The NHS is in desperate need of IT directors with a commercial background due to the ongoing reform being carried out by the coalition government, according to recruiters in the sector.
Don Tomlinson, managing director of max20, a recruiter that specialises in the health sector, spoke to Computerworld UK and explained that Trusts are increasingly looking for CIOs and senior IT managers that don’t necessarily have a background in the NHS.
“It really is changing. Ten ago, whenever we got a requirement, the candidate would have to have NHS experience. This just isn’t the case anymore,” said Tomlinson.
“The NHS is becoming more commercialised. Some organisations that are now funded by the NHS, you wouldn’t know you were dealing with the public sector anymore. We recently placed a business development manager, who was chosen for her ability to go and open up doors in the private sector.”
He added: “The major benefit of hiring people outside the NHS is that they come in with fresh ideas. I know this one lady in particular was able to come in and say how she would promote an Informatics service to non-NHS organisations. It’s very much an expertise transfer.”
Tomlinson said that traditional roles within the NHS, such as information specialists that are working with patient data, still require experience within the sector. However, project manager and business development manager roles are very much open to private sector candidates.
He also said that because GPs are now being given additional responsibiltiy fopr commissioning care, they are increasingly calling for external expertise to come in.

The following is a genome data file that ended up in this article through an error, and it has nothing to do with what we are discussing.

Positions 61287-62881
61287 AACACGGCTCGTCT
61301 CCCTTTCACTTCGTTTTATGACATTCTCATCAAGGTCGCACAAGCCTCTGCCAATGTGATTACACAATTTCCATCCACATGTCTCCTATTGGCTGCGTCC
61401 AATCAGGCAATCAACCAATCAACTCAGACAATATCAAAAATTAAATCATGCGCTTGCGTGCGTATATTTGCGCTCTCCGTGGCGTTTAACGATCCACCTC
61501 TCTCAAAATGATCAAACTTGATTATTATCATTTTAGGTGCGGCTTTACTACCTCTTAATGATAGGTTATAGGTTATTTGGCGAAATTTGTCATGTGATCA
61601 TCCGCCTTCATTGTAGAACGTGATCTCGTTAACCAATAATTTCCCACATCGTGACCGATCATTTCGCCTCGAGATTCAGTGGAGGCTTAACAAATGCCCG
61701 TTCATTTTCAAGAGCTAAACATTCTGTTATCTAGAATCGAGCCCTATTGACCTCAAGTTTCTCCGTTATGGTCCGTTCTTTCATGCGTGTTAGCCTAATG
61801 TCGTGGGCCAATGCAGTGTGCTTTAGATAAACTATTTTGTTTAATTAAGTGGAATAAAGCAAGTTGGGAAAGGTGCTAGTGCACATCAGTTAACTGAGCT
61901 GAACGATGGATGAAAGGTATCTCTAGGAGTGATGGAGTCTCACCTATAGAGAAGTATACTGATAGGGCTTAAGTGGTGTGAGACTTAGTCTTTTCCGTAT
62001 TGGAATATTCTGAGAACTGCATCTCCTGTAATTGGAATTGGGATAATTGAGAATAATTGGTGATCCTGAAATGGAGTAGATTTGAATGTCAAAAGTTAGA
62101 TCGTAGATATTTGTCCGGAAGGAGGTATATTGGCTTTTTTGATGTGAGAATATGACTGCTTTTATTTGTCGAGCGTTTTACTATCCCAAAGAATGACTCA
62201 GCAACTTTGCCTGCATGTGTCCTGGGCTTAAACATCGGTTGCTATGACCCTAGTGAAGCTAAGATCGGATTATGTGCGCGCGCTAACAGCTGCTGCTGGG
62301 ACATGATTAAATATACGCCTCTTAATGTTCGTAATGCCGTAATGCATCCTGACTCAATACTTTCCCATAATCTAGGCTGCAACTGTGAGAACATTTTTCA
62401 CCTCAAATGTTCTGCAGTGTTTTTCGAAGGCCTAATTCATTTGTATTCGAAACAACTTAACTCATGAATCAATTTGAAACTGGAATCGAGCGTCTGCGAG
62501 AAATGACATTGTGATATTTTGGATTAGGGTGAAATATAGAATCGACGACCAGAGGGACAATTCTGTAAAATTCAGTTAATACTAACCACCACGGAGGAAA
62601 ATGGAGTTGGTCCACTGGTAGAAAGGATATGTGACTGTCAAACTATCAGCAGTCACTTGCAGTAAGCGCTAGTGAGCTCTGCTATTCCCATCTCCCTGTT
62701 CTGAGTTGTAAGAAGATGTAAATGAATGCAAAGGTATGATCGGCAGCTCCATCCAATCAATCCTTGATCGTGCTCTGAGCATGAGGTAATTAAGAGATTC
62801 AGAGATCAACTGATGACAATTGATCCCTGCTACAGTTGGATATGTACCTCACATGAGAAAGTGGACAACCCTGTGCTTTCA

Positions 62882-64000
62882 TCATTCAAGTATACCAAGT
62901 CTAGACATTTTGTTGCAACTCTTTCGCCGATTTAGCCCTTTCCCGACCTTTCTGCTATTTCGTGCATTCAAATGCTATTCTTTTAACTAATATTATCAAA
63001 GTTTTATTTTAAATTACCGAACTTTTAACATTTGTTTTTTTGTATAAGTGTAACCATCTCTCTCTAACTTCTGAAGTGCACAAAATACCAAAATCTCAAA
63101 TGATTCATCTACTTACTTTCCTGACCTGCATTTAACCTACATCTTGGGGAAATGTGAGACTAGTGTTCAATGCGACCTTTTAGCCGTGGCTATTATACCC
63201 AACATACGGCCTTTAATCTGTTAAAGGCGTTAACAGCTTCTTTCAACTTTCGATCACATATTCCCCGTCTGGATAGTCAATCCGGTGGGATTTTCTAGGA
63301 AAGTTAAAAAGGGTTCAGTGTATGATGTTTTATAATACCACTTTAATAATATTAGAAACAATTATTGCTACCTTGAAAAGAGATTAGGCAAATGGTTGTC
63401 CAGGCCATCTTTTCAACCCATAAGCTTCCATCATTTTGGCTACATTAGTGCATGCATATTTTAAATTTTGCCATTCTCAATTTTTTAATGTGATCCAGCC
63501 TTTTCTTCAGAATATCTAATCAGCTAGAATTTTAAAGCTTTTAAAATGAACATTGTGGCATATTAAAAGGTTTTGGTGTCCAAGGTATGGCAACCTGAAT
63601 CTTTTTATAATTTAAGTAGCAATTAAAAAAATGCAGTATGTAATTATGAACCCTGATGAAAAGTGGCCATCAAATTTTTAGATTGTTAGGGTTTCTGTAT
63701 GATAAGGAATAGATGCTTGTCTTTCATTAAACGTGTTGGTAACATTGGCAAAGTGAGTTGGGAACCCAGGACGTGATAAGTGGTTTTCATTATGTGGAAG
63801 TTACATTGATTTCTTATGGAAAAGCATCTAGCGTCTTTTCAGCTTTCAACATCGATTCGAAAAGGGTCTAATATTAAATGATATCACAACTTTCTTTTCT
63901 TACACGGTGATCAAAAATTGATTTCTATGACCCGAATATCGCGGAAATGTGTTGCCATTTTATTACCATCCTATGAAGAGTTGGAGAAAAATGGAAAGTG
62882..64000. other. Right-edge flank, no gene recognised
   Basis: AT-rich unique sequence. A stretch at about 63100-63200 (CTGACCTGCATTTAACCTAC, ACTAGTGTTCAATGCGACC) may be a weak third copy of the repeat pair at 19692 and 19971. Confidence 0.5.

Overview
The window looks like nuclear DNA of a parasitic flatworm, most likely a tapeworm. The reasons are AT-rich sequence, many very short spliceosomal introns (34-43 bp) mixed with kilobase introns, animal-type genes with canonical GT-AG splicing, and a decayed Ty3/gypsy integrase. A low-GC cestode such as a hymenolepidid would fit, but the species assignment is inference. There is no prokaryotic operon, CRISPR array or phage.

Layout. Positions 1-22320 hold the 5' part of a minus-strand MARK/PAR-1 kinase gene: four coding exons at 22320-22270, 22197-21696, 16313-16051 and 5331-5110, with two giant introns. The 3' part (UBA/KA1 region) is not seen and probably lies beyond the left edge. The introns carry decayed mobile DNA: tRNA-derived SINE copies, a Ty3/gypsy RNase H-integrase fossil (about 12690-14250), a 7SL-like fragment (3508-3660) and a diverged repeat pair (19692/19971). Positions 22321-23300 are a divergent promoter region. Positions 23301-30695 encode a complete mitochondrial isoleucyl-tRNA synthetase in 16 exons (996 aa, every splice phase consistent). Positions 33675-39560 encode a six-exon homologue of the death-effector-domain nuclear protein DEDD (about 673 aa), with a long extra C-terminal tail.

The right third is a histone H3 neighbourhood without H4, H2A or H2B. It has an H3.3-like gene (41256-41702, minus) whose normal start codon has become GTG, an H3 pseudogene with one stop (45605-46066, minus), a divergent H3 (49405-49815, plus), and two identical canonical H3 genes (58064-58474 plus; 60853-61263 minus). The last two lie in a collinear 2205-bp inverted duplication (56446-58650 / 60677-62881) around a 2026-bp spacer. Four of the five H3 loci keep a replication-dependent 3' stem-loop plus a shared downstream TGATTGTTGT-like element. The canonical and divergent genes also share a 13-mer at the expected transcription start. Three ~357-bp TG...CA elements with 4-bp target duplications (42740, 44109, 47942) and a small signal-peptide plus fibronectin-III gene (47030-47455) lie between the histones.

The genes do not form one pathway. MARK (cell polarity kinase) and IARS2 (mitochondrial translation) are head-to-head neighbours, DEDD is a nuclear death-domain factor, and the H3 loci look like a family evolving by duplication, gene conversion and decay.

Potential candidates also need to be made aware of the opportunities that are available to them, according to Tomlinson.
“When you first talk to candidates, they aren’t necessarily aware of the opportunities. It would be really useful if we could get the message out that the NHS is now waking up to the fact that they need these guys,” he said.
“The contracts also tend to be very substantial and rates aren’t an issue. The NHS needs to make sure its spending its money wisely, but it isn’t penny pinching.”
Phil Corrin, deputy director of Knowsley Health Informatics Service, agreed with Tomlinson.
“The Health service has gone through quite a large reform over the last couple of years, in terms of the commercialisation of it. There has been a trend towards organisations having to promote themselves, market themselves. Social media and the ‘amazon ratings approach’ are also changing the way people view service providers and service providers need to change,” he said.
“The skills you need in order to survive in this new market place are quite different to the old fashioned NHS IT department. Good CIOs are good CIOs. They should be able to come in and run a department, as long as they engage with the business and realise that dealing with patients gives it a different spin.”
In other news, Computerworld UK recently revealed that the NHS is in discussions with the White House about how best to open up its public data for re-use.
The US’ deputy chief technology officer for government innovation, Chris Vein, said that the UK government is effectively aiming to ‘blow up’ the NHS as it is currently structured and rebuild it, and plans are set to include opening up datasets.